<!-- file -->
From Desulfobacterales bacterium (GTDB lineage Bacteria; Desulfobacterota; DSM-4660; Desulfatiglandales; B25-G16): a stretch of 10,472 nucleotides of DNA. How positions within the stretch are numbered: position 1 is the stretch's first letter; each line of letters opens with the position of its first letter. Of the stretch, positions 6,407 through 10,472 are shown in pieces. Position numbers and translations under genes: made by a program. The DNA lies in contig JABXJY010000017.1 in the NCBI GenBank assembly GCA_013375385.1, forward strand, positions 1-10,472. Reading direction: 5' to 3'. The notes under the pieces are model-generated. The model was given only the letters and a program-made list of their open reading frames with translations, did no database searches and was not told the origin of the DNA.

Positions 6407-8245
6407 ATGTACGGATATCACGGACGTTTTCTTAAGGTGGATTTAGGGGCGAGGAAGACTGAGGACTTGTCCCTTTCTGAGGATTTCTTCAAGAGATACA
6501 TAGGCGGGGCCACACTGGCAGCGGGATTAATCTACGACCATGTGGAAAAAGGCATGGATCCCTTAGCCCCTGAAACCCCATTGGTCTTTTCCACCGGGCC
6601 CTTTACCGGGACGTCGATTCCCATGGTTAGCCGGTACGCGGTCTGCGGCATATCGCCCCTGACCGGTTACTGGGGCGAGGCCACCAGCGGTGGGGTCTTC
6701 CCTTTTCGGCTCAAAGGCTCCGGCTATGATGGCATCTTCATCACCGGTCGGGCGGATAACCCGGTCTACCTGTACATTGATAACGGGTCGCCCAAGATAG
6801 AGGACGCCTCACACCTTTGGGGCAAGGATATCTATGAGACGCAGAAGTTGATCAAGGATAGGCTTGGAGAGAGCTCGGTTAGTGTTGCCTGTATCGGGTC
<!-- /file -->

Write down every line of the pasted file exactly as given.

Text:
From Desulfobacterales bacterium (GTDB lineage Bacteria; Desulfobacterota; DSM-4660; Desulfatiglandales; B25-G16): a stretch of 10,472 nucleotides of DNA. How positions within the stretch are numbered: position 1 is the stretch's first letter; each line of letters opens with the position of its first letter. Of the stretch, positions 6,407 through 10,472 are shown in pieces. Position numbers and translations under genes: made by a program. The DNA lies in contig JABXJY010000017.1 in the NCBI GenBank assembly GCA_013375385.1, forward strand, positions 1-10,472. Reading direction: 5' to 3'. The notes under the pieces are model-generated. The model was given only the letters and a program-made list of their open reading frames with translations, did no database searches and was not told the origin of the DNA.

Positions 6407-8245
6407 ATGTACGGATATCACGGACGTTTTCTTAAGGTGGATTTAGGGGCGAGGAAGACTGAGGACTTGTCCCTTTCTGAGGATTTCTTCAAGAGATACA
6501 TAGGCGGGGCCACACTGGCAGCGGGATTAATCTACGACCATGTGGAAAAAGGCATGGATCCCTTAGCCCCTGAAACCCCATTGGTCTTTTCCACCGGGCC
6601 CTTTACCGGGACGTCGATTCCCATGGTTAGCCGGTACGCGGTCTGCGGCATATCGCCCCTGACCGGTTACTGGGGCGAGGCCACCAGCGGTGGGGTCTTC
6701 CCTTTTCGGCTCAAAGGCTCCGGCTATGATGGCATCTTCATCACCGGTCGGGCGGATAACCCGGTCTACCTGTACATTGATAACGGGTCGCCCAAGATAG
6801 AGGACGCCTCACACCTTTGGGGCAAGGATATCTATGAGACGCAGAAGTTGATCAAGGATAGGCTTGGAGAGAGCTCGGTTAGTGTTGCCTGTATCGGGTC